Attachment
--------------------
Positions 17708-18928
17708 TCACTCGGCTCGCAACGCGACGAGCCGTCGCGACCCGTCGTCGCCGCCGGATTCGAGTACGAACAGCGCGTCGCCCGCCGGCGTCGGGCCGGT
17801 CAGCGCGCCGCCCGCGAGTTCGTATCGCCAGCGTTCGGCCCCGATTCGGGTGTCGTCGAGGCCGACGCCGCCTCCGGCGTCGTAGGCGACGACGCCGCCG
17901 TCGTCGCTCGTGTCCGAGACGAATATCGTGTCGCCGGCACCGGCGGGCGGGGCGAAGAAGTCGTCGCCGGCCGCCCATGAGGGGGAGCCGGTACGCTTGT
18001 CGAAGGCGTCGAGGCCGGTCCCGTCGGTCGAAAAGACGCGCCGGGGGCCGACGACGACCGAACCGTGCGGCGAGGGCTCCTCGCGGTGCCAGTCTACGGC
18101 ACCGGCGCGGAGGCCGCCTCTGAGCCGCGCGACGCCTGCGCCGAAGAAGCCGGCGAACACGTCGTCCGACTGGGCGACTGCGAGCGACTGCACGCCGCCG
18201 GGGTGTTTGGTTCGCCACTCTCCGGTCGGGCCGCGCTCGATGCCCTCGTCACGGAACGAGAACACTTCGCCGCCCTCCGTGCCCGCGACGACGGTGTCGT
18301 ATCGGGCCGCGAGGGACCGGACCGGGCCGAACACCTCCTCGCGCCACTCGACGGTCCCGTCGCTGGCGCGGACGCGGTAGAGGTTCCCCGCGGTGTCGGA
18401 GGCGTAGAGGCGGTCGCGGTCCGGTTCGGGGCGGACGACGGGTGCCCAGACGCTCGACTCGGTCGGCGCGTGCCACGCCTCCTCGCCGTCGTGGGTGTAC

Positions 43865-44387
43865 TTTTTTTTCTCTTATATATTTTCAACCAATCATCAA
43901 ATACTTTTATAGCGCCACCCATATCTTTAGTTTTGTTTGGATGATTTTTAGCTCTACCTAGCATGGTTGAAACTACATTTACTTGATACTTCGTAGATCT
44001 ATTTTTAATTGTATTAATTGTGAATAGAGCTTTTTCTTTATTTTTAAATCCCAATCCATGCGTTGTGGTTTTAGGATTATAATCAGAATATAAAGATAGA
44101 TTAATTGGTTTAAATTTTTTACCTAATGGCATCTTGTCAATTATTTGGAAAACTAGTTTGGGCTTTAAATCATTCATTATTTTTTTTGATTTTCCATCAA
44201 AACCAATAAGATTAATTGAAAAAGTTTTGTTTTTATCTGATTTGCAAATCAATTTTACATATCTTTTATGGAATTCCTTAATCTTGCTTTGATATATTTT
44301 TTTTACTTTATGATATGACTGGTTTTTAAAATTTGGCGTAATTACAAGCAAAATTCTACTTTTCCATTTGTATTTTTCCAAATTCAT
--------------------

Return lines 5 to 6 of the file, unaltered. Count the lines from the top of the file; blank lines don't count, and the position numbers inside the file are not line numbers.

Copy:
18001 CGAAGGCGTCGAGGCCGGTCCCGTCGGTCGAAAAGACGCGCCGGGGGCCGACGACGACCGAACCGTGCGGCGAGGGCTCCTCGCGGTGCCAGTCTACGGC
18101 ACCGGCGCGGAGGCCGCCTCTGAGCCGCGCGACGCCTGCGCCGAAGAAGCCGGCGAACACGTCGTCCGACTGGGCGACTGCGAGCGACTGCACGCCGCCG